Injections were performed in the operating room with no anaesthesia or under epidural anaesthesia. The bladder was filled with 100–150 ml sterile saline to achieve adequate visualization so as to avoid blood vessels during injections. A 23-gauge needle (Cook Urological Incorporated, Bloomington, IN, USA) was used for injections through a 21F rigid cystoscope (Ackermann, Schaffhausen, Switzerland), to a depth of approximately 2 mm into the detrusor. Firstly, 200 U Botox® vials (100 U each) were reconstituted in 30 ml sterile saline (6.7 U/ml) and administered in 30 injections of 1 ml each, spaced 1 cm apart across the detrusor, and additional 4 1-ml (total 100 U) BTX-A injections into the external urethral sphincter to a depth of approximately 1 cm at 3, 6, 9 and 12 o’clock positions in approximately equal aliquots (Fig. 1) (19, 20). A 16 Foley catheter was inserted into the bladder and kept for 3–5 days. Oral prophylactic antibiotics (except aminoglycosides) were administered on the day of treatment.


Fig. 1. Location of Botulinum toxin A (BTX-A) injection sites.

Statistical analysis

Student’s paired samples t-test was used as appropriate to compare PdetmaxDO-DESD, VDO-DESD, duration of first DO and DESD, I-QoL, voiding volume, UI episodes of pre- and post-injection. The results are shown as mean values and standard deviation (SD). χ2 test was used to compare the rates of complete dryness. All statistical tests were 2-sided, and a p-value of 0.05 or less was considered statistically significant. Statistical analyses were performed with SPSS 13.0 software (SPSS Inc., Chicago, IL, USA).


Of the total number of 65 participants, 6 were lost to follow-up because they could not be contacted. Therefore, 59 cases completed this trial. Their mean age was 39.08 years, mean weight 60.42 kg and mean injury duration 11.74 months (Table I). The distribution of SCI levels was: 28 (47.46%) cervical, 25 (42.37%) thoracic, and 6 (10.17%) lumbar. The distribution of the American Spinal Injury Association Impairment Scale (AIS) scores was: 42 (71.19%) Grade A, 14 (23.73%) Grade B, and 3 (5.08%) Grade C.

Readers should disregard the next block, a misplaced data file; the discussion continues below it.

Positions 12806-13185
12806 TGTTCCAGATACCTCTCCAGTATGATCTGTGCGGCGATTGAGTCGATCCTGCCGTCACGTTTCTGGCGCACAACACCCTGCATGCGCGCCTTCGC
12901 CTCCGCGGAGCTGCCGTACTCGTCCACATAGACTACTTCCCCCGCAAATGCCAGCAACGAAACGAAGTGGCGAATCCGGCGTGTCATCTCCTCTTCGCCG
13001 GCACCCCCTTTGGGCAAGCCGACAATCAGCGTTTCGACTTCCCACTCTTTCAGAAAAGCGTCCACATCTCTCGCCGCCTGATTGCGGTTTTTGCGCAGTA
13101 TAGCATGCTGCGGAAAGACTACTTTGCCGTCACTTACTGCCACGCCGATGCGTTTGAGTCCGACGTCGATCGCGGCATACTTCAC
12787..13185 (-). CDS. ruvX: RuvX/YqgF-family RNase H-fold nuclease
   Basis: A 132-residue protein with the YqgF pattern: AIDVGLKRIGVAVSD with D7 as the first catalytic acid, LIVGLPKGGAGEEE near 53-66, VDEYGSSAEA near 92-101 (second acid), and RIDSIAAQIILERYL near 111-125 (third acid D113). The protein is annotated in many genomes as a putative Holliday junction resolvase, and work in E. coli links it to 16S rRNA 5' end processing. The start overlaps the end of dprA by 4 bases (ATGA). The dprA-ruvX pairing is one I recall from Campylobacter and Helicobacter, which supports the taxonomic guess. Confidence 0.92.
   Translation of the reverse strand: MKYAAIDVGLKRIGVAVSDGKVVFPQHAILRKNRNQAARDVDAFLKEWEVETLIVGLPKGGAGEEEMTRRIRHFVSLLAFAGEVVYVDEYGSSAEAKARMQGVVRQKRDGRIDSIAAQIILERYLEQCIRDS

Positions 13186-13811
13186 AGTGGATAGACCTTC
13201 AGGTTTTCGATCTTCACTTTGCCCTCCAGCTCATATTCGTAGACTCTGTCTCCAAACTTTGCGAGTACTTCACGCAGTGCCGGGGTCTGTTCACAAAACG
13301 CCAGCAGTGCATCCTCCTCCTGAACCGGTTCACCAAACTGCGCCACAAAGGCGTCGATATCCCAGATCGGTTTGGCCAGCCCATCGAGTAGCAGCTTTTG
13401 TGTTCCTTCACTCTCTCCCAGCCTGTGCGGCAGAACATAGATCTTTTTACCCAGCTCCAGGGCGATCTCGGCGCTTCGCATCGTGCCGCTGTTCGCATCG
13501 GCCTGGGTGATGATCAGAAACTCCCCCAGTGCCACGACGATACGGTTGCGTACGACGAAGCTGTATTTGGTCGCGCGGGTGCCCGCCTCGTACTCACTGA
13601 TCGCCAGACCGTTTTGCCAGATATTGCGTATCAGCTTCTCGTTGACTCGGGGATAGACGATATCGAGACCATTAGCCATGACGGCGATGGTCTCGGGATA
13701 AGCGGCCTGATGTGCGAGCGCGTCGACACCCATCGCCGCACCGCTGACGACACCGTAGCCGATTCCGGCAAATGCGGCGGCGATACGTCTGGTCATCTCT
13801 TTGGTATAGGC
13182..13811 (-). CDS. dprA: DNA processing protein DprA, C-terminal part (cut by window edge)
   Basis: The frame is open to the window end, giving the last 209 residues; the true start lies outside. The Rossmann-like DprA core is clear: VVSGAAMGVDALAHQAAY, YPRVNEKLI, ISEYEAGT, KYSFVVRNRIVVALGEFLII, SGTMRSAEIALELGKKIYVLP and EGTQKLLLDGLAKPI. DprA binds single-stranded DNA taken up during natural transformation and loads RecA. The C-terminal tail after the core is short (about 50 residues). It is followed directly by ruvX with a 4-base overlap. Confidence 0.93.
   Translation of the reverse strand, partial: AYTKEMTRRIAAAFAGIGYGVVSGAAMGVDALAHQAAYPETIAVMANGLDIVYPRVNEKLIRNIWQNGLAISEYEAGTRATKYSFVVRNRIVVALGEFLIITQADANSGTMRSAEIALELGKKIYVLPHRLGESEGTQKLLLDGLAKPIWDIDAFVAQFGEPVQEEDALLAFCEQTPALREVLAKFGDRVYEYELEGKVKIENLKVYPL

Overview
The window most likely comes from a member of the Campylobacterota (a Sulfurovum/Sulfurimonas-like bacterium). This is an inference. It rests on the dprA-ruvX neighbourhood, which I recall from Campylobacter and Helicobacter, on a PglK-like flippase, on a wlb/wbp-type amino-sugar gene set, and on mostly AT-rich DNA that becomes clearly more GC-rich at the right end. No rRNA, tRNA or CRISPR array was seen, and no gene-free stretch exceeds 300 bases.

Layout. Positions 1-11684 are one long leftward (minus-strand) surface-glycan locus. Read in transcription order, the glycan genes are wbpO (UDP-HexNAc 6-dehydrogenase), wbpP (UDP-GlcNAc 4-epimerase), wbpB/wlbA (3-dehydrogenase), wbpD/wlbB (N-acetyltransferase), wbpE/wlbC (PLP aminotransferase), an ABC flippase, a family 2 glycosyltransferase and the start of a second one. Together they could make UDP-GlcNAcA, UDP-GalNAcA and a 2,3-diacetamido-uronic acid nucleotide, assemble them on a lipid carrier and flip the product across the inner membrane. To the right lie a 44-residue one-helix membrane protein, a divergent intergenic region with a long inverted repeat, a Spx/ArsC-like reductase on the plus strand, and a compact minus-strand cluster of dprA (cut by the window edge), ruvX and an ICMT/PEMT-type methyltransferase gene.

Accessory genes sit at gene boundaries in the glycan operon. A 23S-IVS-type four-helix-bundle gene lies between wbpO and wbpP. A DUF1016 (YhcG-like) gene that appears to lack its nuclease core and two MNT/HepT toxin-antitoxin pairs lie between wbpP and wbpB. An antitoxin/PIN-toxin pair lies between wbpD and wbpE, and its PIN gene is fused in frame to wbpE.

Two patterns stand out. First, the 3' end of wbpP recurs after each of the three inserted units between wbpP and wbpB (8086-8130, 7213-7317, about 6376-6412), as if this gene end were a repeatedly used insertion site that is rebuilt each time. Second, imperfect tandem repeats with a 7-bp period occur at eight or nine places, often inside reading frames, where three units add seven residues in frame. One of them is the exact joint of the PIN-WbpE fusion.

Table I. Demographic characteristics of the participants



Number of patients


Age, years, mean (SD)

39.08 (16.29)

Weight, kg, mean (SD)

60.42 (18.31)

Injury duration, months, mean (SD)

11.74 (10.08)

Neurological injury level, n (%)



28 (47.46)


25 (42.37)


6 (10.17)

AIS, n (%)


Grade A

42 (71.19)

Grade B

14 (23.73)

Grade C

3 (5.08)

SCI: spinal cord injury; AIS: American Spinal Injury Association Impairment Scale.


Fig. 2 shows that the significant difference resulted from pre-injection and post-injection PdetmaxDO-DESD, VDO-DESD, MUCP and duration of first DO and DESD (all p-value < 0.05). Comparing the urodynamic parameters at baseline, all patients experienced a significant mean reduction in PdetmaxDO-DESD (46.60%), MUCP (29.61%), duration of first DO and DESD (42.93%), and a significant mean increase in VDO-DESD (38.11%) at 12 weeks, respectively. Significant (p-value < 0.05) improvement in mean I-QoL, voiding volume, UI episodes and complete dryness were present in all patients at 2 weeks, and these clinical improvements were sustained at 8 and 16 weeks (Fig. 3). During the first week after injection, 8 patients had mild transient haematuria for 1–2 days. No patients required medication or surgical intervention.